According to one of her bios on Vanderbilt’s website, Edwards is a professor of pediatrics in the division of infectious diseases at Vanderbilt University School of Medicine, where she is also vice-chair for clinical research.
Another university bio for Edwards states she is “currently working with the CDC to address adverse events after immunization.”
In Edwards’ own words during her 2022 cross-examination, she said she has “directed and organized and conducted studies on vaccines. Some of those studies are the first times those vaccines are used in people and [I] have studied vaccines and their safety. I continue to work with the CDC in providing safety assessment for vaccines and work on research to make sure that the vaccines are safe and effective.”
Yet another Vanderbilt bio for Edwards states she has received contracts from the CDC and National Institutes of Health (NIH), and served on several CDC, NIH, World Health Organization (WHO) and Infectious Diseases Society of America committees.
Edwards’ participation in WHO-related endeavors includes a 2007 advisory role in the evaluation of pandemic influenza vaccines, an unspecified 1999 advisory role, and chairing a 1997 meeting on maternal and neonatal pneumococcal immunization, according to a publicly available 2014 version of Edwards’ CV.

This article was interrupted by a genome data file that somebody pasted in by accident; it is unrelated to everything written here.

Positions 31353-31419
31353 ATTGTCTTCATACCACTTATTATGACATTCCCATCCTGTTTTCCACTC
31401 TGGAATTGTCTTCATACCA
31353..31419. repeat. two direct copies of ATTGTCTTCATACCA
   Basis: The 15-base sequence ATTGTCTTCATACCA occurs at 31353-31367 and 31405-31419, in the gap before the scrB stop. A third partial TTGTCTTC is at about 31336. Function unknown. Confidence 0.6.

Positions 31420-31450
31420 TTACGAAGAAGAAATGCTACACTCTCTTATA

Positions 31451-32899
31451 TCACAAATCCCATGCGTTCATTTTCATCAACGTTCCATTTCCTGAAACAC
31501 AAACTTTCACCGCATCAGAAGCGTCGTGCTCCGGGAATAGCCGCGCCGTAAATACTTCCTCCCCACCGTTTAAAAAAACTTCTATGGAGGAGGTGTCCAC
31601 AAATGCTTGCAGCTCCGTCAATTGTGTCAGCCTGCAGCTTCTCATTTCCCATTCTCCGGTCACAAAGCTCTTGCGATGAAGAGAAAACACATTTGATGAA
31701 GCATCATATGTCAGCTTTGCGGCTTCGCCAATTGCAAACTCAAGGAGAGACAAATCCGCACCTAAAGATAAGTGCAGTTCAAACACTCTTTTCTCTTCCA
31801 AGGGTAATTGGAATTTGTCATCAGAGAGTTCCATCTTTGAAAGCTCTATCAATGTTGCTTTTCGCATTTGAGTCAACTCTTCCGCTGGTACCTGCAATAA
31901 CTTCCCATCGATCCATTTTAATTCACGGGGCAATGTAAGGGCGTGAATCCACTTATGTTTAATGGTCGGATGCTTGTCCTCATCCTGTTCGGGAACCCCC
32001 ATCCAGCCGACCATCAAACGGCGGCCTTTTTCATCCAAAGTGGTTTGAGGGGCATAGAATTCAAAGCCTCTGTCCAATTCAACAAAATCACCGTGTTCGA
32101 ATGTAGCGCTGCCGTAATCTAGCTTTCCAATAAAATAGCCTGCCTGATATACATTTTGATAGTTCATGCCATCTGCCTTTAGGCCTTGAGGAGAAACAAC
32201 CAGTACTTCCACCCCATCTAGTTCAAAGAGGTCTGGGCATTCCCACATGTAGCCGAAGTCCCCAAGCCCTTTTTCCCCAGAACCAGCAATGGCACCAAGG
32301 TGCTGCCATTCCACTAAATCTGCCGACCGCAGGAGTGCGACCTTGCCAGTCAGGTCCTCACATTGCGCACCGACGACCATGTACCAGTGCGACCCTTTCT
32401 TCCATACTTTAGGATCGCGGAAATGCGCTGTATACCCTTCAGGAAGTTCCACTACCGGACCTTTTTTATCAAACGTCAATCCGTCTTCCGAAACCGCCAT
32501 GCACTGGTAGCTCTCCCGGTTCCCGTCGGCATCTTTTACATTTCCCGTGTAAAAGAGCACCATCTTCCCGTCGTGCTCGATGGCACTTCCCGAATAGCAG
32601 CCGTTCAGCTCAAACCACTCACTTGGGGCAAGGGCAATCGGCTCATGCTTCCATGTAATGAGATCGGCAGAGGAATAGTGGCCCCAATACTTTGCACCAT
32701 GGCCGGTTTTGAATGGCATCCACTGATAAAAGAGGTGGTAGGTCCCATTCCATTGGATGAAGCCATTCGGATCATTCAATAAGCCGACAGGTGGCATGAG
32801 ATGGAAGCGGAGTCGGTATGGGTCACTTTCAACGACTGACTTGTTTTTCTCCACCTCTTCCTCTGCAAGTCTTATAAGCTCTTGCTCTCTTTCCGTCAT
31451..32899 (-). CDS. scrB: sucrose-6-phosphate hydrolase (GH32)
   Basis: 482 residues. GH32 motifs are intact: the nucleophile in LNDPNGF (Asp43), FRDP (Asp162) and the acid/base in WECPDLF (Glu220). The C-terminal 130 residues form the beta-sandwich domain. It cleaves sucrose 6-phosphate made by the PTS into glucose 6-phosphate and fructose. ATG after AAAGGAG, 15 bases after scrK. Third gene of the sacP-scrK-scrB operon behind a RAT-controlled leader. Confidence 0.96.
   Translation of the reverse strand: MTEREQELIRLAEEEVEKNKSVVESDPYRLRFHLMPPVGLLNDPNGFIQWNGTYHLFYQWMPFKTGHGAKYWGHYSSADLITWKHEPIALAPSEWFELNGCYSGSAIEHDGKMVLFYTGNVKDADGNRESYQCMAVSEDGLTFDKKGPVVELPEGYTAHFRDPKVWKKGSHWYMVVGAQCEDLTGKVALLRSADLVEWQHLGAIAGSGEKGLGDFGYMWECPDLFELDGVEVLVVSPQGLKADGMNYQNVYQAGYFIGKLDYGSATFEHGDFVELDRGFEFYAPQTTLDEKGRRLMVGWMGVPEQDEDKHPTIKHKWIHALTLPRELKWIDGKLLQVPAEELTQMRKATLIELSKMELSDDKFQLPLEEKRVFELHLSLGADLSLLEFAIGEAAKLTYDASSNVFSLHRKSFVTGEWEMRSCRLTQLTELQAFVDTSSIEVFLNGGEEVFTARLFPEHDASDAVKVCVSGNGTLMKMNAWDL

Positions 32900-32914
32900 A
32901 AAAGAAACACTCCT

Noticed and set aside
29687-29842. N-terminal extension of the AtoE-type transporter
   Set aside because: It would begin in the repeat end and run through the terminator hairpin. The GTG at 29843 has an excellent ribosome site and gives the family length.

The same CV indicates that Edwards, between 1991 and 1995, was a member of the CDC’s Advisory Committee on Immunization Practices (ACIP), and that between 1996 and 2000, she served as a member of the U.S. Food and Drug Administration’s (FDA) Vaccines and Related Biological Products Advisory Committee (VRBPAC).
Testimony Edwards provided during her 2020 deposition confirmed the above, plus a second tenure on the VRBPAC from 2016 to 2018. According to Edwards’ 2022 testimony, ACIP “is a group of non-governmental experts in infectious disease vaccines and adult and child health that advise the CDC on vaccine policy.”
According to the FDA, the VRBPAC “reviews and evaluates data concerning the safety, effectiveness, and appropriate use of vaccines and related biological products which are intended for use in the prevention, treatment, or diagnosis of human diseases.”
Edwards’ 2014 CV also shows previous experience on the American Academy of Pediatrics’ executive committee of the Section on Infectious Diseases and Committee on Infectious Diseases, prior membership on the National Academy of Science’s Vaccine Priorities Committee and past membership on the council of the American Pediatric Society.
Edwards is also one of the associate editors of “Plotkin’s Vaccines,” widely viewed as one of the preeminent medical school textbooks on vaccines — which Bill Gates described as as “an indispensable guide to the enhancement of the well-being of our world.”
Edwards co-authored the COVID-19: Vaccines section of UpToDate, an online point-of-care medical resource.
Edwards also was on the editorial board numerous well-regarded medical journals, including the New England Journal of Medicine (NEJM), Clinical and Vaccine Vaccine Immunology, and Clinical Infectious Diseases.